Starting off I trimmed as much of the excess fiberglass off as I could. Remember until sanded these edges will be sharp. With the epoxy cured I reconfigured the stand once again, removing the forms, and placed the deck on there upside down. This gave me the first real chance to handle it without worrying about the wood coming apart again and to really inspect the inside. overall I’m quite pleased. There are a few sizable ridges and some definite gaps that will get the thickened and reinforced epoxy filler that I used on the hull, but these are just a few discrete spots.
Working mostly with the scrapers and a bit with the block plane where possible I cleaned up the last half plus the entire cockpit. All that’s left to do is the bow portion another day. The scraping went well with the glue easily coming off and the mostly shallow ridges quickly being eliminated. It cleaned up quite nicely and since the surface was just a bit concave it was no where near as difficult as the hull. It’s also going to be on the inside where no one will ever see it. Again I won’t do a sloppy job but also don’t need to be as concerned about the appearance either.
Next up will be to finish the rest of the deck and then start sanding it.
Just like the hull I now moved on to the deck. There was an accident with it last fall where the top had split. I had glued it up and left it over the winter. Now checking it over and it looked in good shape, just a little bit of scraping and sanding on those glue lines and it would be ready.
Of course things couldn’t go that easily. I gave it a wetting down for the final sanding and saw I had more work to do.
Eventually I got all the glue cleaned up and was satisfied with the surface. Given the convex surface I once again went with one piece laid end to end. A bit of trimming at the cockpit and a brushing out to get it to lay nicely and it was ready to be fiberglassed.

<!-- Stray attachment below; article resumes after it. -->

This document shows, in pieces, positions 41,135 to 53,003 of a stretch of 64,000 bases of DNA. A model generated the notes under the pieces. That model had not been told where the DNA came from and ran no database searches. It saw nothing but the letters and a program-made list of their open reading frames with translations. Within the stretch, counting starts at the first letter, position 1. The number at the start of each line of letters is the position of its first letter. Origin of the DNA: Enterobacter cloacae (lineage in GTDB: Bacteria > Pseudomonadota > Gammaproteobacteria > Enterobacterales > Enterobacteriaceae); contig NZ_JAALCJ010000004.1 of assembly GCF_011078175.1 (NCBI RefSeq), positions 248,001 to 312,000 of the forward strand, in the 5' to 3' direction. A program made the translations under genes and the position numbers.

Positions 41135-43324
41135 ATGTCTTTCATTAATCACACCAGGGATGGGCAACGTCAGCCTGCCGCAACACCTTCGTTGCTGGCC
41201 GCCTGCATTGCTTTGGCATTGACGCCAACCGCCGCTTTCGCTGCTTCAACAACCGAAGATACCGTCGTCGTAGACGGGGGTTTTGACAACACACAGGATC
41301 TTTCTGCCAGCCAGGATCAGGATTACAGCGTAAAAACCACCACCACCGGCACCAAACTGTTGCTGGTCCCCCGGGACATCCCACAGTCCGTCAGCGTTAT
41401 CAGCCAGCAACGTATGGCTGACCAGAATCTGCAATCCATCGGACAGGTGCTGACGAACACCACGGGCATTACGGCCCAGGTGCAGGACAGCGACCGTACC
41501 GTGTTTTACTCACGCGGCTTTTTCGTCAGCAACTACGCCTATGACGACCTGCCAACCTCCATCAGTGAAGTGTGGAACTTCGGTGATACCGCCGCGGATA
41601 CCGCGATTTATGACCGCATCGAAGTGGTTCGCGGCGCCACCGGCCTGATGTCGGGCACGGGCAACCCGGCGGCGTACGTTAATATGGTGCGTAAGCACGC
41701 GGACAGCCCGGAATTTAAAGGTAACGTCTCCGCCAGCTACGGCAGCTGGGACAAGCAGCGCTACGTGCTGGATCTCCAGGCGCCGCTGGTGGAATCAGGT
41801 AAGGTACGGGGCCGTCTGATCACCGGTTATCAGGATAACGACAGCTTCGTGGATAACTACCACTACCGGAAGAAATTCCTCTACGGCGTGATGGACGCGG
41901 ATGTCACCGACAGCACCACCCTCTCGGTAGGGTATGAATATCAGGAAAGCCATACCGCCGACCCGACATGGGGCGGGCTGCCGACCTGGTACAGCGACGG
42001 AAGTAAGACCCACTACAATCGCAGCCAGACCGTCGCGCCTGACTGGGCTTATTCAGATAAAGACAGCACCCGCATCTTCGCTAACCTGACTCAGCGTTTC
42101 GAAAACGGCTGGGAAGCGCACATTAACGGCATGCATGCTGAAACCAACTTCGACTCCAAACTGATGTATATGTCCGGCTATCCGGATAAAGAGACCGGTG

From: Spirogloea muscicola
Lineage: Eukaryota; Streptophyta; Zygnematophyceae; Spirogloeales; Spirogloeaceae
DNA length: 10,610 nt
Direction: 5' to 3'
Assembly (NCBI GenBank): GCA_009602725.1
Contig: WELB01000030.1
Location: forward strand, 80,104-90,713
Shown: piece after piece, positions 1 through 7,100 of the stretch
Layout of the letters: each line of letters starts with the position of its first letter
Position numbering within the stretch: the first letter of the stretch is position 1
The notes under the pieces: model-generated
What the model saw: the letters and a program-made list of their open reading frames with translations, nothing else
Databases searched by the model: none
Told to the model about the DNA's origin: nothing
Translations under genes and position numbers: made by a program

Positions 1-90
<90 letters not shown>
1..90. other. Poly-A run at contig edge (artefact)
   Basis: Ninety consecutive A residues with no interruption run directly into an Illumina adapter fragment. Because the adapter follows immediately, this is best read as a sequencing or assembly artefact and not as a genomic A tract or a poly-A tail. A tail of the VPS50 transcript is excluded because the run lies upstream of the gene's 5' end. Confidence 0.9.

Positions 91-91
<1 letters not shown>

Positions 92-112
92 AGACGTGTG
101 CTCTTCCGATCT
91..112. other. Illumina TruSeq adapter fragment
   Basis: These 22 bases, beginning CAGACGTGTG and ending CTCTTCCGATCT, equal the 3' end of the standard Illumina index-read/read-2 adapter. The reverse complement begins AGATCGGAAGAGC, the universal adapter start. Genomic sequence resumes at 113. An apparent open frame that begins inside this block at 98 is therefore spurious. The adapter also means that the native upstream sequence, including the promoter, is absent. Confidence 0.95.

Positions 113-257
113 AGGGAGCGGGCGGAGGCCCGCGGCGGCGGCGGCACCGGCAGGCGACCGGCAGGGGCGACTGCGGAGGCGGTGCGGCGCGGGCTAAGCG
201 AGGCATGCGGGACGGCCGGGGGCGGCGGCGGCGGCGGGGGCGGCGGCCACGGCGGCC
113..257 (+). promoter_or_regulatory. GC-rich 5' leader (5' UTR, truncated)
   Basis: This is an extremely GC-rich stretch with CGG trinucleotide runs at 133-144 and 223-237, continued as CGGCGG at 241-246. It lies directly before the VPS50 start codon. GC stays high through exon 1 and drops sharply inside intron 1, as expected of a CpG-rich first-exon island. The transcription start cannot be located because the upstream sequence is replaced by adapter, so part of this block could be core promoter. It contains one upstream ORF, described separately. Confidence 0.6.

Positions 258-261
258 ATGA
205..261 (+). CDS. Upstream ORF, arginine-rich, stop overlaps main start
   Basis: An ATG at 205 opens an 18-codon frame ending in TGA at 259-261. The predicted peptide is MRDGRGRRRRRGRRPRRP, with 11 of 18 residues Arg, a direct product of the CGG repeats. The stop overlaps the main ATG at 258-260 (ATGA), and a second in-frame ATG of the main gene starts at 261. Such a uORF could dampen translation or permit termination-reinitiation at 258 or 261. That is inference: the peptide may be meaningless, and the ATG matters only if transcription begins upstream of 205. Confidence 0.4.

As shown in the previous posting video, the fiberglass method should be pretty straight forward by now. And once again the wetting out coat was followed by a second fill coat.
At this point I left everything to dry and cure for at least 72 hours.
Made a bunch of progress the last number of weeks although I’m a bit behind in my postings. First there was a bunch more sanding. The gaps filled with epoxy show darker but they should blend in later.
So it looks good, feels smooth and it is time for fiberglassing. Or is it? A quick spray of water to raise the grain for a final quick sand shows many glue spots (as light colored areas) that still need attention. When dry they pretty much disappear.
Once sanded out (and checked once more with a light water spray) and then one more very light quick sanding it is ready to be fiberglassed. I started by putting the cloth on there. Given the inside bends and that it’s harder to get it to lay nicely I followed Nick’s approach and did it with overlapping pieces laid side to side instead of one piece end to end.
The overlaps always go toward the outside so when the epoxy is spread outwards you don’t catch the cloth with the squeegee.
In the following video I demonstrate the entire process from pouring the mixed epoxy on to wetting out the cloth and ensuring a good bond with the wood. Given the concave surface you are going to experience bridging where the cloth comes away on the inside of the curve. Don’t worry about it and just keep spreading the epoxy. Once it’s all applied then go back and feed the cloth down from the top to fill the curve back in. Work it carefully from that point to avoid pulling it away again.
Once the whole kayak is finished, go back and squeegee off the excess epoxy. This was shown in a previous posting, When completed there should be a uniform appearance with no puddles of epoxy. There will be some bumps at the overlap edges but that will be sanded down later. After allowing about 3 hours for the epoxy to dry to a just barely tacky state I went ahead and added a second coat and then again squeegeed off the excess. It came out pretty good I feel.